Razorbacks Basketball Winning at Level Not Seen Since Mid-1990s
Lofty basketball records from 1961-62 are in peril.
That season, Oscar Robertson averaged a triple-double in the NBA, a feat that no one has come to close to matching — until now. Superstar Russell Westbrook is on track to do the same.
The 1961-62 season also saw the Arkansas Razorbacks shoot 76.6% from the free throw line. No Hogs team has come as close to matching that mark as this season’s. Arkansas shoots 75.9% from the charity line, the program’s best mark since ‘62. Such accuracy helped fuel the Hogs to 6-1 regular season finish and for all practical purposes lock up an NCAA Tournament bid.
Now, much of Razorback Nation’s attention turns to the SEC Tournament, where No. 3 seed Arkansas will play its first game in the quarterfinal round on Friday. With up to three extra wins to potentially add to their current 23-8 record, these Hogs could pad their seeding for March Madness.
Before getting caught up in postseason fever, though, let’s take stock of what the team has already accomplished under head coach Mike Anderson. Just seven games ago, droves of Hog fans were calling for Anderson’s head after back-to-back losses to Missouri and Vanderbilt. It’s easy to lose sight of the big picture when fans’ feelings for the program seems to so often lurch from valleys to peaks.
So here’s the bigger picture: Mike Anderson’s most recent teams are in total the best coming out of the program in two decades. The 2014-15, 2015-16 and 2016-17 teams have produced the best three-year winning percentage since the mid 1990s, when Anderson served as an assistant under Nolan Richardson and helped lead Arkansas to a national champion runner-up finish and Sweet 16 appearance.
Below are the total records for Anderson’s Razorbacks over the last three regular and postseasons. SEC records are in parentheses:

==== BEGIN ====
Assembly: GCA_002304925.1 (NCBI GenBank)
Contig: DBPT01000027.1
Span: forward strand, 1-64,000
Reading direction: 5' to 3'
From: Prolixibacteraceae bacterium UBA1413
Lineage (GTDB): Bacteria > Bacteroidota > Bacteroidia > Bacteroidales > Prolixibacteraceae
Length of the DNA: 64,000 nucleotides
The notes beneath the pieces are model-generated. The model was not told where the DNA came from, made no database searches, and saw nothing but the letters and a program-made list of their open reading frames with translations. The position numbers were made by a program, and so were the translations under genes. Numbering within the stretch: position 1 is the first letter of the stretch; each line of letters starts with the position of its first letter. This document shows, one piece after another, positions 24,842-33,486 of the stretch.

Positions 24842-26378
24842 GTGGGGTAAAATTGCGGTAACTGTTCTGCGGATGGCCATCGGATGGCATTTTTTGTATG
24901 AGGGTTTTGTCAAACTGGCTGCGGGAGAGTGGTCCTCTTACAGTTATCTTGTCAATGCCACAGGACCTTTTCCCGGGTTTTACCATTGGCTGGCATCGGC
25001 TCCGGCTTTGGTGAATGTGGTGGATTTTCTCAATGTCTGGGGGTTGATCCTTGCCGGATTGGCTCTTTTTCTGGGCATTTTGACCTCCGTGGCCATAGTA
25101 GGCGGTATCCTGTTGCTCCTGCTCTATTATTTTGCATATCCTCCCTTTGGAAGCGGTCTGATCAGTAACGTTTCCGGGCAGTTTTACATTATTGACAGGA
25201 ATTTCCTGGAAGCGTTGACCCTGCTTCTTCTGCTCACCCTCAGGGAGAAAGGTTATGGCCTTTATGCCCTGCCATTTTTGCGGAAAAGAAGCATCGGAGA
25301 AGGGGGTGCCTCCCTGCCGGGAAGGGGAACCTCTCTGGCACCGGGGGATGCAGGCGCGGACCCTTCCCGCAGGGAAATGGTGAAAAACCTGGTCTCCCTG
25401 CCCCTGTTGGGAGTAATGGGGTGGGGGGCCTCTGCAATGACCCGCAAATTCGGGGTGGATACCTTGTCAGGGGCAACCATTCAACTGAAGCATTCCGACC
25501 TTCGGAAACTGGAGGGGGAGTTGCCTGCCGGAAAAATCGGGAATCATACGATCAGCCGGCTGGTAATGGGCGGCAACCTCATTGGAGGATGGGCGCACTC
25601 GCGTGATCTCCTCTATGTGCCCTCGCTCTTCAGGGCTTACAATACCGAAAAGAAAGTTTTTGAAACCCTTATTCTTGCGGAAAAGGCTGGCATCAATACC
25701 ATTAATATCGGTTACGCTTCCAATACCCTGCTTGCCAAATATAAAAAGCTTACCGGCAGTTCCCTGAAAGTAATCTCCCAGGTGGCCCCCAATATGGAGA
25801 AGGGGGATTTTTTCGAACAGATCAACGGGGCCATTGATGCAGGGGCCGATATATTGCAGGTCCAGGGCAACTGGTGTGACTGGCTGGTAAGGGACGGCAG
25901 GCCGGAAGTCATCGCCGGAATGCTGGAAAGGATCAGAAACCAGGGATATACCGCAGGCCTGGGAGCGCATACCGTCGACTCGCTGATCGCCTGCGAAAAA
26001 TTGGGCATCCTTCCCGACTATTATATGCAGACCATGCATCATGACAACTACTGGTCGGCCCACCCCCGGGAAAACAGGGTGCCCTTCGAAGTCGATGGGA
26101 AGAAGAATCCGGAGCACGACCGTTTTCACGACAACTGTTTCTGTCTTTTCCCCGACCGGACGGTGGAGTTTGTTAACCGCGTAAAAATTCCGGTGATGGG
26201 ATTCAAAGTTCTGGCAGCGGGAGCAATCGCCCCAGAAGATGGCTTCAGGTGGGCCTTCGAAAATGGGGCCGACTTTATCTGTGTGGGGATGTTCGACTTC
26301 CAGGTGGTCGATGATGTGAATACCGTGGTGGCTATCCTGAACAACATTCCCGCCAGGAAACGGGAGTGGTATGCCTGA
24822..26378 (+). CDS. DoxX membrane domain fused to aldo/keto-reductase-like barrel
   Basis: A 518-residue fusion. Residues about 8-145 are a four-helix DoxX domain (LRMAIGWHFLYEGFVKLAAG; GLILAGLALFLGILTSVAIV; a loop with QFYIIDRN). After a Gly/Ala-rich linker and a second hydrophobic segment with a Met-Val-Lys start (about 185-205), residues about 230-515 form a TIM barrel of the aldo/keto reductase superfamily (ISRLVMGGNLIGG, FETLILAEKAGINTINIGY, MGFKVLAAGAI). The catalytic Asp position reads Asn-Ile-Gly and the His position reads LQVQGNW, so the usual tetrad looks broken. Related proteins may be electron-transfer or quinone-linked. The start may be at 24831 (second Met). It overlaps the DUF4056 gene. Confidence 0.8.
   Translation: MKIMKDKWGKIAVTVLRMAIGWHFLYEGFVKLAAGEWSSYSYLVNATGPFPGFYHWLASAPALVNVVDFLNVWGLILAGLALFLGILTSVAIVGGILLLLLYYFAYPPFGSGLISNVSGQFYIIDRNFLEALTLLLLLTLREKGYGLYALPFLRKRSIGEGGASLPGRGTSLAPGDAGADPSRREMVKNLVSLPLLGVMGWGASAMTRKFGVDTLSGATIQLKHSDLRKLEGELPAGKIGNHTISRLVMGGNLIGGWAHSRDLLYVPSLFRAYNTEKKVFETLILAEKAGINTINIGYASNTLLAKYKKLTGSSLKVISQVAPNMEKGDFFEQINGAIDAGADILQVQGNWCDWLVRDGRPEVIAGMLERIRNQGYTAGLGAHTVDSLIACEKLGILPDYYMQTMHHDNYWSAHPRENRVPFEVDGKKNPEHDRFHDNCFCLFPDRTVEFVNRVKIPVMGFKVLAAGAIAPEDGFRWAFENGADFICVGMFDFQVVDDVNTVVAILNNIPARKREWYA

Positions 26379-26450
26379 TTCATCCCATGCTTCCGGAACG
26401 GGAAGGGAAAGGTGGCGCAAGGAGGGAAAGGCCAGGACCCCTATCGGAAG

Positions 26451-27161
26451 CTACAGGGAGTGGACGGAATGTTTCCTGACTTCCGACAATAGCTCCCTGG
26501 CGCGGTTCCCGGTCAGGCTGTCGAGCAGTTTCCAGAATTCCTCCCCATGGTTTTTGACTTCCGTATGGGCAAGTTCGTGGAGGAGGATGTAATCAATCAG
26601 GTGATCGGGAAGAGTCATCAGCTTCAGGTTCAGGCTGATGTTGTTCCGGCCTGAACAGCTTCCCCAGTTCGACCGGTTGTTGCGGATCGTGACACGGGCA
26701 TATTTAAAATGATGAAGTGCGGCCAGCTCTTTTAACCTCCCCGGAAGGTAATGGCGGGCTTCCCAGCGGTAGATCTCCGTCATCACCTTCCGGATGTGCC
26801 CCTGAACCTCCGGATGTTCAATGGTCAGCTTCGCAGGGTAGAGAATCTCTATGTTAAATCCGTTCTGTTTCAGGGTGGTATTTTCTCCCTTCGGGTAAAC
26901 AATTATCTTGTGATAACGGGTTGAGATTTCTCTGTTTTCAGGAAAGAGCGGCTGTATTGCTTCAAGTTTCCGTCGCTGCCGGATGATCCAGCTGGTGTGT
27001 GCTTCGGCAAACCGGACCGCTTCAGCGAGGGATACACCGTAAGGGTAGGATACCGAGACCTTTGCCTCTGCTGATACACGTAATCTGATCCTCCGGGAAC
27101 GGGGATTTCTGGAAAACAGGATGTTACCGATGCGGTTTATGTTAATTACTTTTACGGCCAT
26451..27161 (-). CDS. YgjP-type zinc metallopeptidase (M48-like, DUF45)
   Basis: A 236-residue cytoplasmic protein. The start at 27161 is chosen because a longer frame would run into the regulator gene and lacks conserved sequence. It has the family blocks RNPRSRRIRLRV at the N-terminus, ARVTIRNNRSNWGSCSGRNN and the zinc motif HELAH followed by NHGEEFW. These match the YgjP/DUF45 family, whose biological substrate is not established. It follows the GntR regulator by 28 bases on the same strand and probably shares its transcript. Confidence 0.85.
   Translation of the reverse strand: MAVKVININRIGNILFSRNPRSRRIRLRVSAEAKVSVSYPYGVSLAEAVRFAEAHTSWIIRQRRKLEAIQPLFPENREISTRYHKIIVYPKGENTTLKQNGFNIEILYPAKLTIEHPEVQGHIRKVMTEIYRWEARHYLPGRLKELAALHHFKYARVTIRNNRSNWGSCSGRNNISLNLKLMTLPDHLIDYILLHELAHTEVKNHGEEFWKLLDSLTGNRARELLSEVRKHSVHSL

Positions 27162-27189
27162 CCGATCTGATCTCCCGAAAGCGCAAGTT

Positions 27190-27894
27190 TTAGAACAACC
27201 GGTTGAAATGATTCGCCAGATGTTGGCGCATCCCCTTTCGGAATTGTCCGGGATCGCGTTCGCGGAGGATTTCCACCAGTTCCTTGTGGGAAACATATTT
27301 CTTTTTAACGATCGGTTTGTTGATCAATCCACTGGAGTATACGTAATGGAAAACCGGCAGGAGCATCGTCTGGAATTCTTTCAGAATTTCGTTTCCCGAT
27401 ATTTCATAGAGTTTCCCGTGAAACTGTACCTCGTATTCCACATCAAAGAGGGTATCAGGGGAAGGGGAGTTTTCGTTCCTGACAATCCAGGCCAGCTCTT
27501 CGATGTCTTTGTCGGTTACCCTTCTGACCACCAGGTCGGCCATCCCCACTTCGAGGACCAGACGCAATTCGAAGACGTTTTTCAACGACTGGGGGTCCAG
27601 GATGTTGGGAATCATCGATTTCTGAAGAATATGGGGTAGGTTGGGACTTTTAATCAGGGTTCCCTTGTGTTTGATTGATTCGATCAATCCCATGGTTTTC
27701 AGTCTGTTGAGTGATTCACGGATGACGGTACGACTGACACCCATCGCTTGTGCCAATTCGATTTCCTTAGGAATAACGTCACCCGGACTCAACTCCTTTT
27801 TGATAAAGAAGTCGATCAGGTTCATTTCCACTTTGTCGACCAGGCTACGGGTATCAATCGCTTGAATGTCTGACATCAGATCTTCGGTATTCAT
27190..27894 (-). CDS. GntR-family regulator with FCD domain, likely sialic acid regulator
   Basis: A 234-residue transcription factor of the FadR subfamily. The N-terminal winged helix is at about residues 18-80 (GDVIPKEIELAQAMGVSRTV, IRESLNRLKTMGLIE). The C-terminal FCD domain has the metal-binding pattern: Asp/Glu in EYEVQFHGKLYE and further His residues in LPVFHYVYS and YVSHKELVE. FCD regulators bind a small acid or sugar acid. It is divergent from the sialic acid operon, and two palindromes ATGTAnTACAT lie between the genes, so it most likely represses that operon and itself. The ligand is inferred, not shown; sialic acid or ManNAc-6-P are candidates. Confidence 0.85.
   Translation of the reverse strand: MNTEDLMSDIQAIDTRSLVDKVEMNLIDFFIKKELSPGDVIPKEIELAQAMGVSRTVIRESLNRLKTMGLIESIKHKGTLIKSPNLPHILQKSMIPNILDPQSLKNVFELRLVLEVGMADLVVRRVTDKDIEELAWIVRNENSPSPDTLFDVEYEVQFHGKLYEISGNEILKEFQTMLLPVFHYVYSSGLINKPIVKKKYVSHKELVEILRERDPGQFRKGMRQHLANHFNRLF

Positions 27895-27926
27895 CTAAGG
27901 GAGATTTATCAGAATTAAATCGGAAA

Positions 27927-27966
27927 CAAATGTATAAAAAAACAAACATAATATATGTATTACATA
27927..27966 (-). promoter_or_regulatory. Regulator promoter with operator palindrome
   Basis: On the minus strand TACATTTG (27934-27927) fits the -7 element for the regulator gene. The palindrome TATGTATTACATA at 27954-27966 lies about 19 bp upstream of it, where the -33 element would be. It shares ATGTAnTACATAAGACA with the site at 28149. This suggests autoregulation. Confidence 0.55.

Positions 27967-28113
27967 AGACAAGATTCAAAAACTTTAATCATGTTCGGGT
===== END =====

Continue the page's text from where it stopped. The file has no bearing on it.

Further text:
2016-17: 23-8 (12-6)
2015-16: 16-16 (9-9)
2014-15: 27-9 (13-5)
Overall winning %: 66.7%
The last time Arkansas produced a winning percentage over a three-year span at 66.7% or higher was 1994-1997:
1996-97: 18-14 (8-8)
1995-96: 20-13 (9-7)
1994-95: 32-7 (12-4)
Overall winning %: 67.3%
Many older Razorback fans love nothing better than to wax nostalgic for what now seems like the long-lost glory years of the early to mid-1990s. No doubt, younger fans never directly experiencing those “40 Minutes of Hell” highs tire of the ceaseless history sharing without experiencing any new glory year memories of their own.
In a way, Mike Anderson’s Razorback teams represent the best possible hope for the older fans to truly share with younger fans the searing passion and excitement of a bygone era. Through his enduring friendship to Richardson and his “Fastest 40” twist on “40 Minutes of Hell”, Anderson embodies the ability for many Hog fans to embrace all the good memories of the Richardson era without much of the pain from the ugly way it ended.
On the offensive side of the ball, the Hogs of 2014-15 and 2016-17 have in many ways equaled the offensive potency of Richardson’s best teams. These modern teams have fallen short, however, on the defensive side. Interestingly, though, Mike Anderson has found great success in this most recent seven-game surge by deemphasizing the more Richardson-associated pressing, man-to-man defense and ramping up the half-court zone.
By changing his defensive style to a degree not seen before during his Arkansas tenure, Anderson has found a way to match his mentor in terms of regular season success.
Of course, all these shiny regular season numbers mean little without corresponding postseason success. For now, it seems like it’s enough just to make the NCAA Tournament. It’s been so long since this was an annual event for Arkansas it’s understandable if fans get far more pumped about earning a berth now than they were in the mid-1990s.
Razorback senior guard Dusty Hannahs is one such fan. On Saturday afternoon, after the Hogs had wiped the Bud Walton Arena floor with Georgia, Hannahs grabbed the microphone to tell the crowd: “We just want to let y’all know we’re going dancing.”
Twenty years ago, it would have been baffling to see the likes of Kareem Reid or Pat Bradley — stars on those ‘96 and ‘97 teams — do the same. Those players assumed not only would they make the NCAA Tournament, but they would do damage once there.
Their 1995-96 team entered the SEC Tournament with a 17-11 record, but it’s the Sweet 16 appearance that came two weeks later which fans still talk about to this day.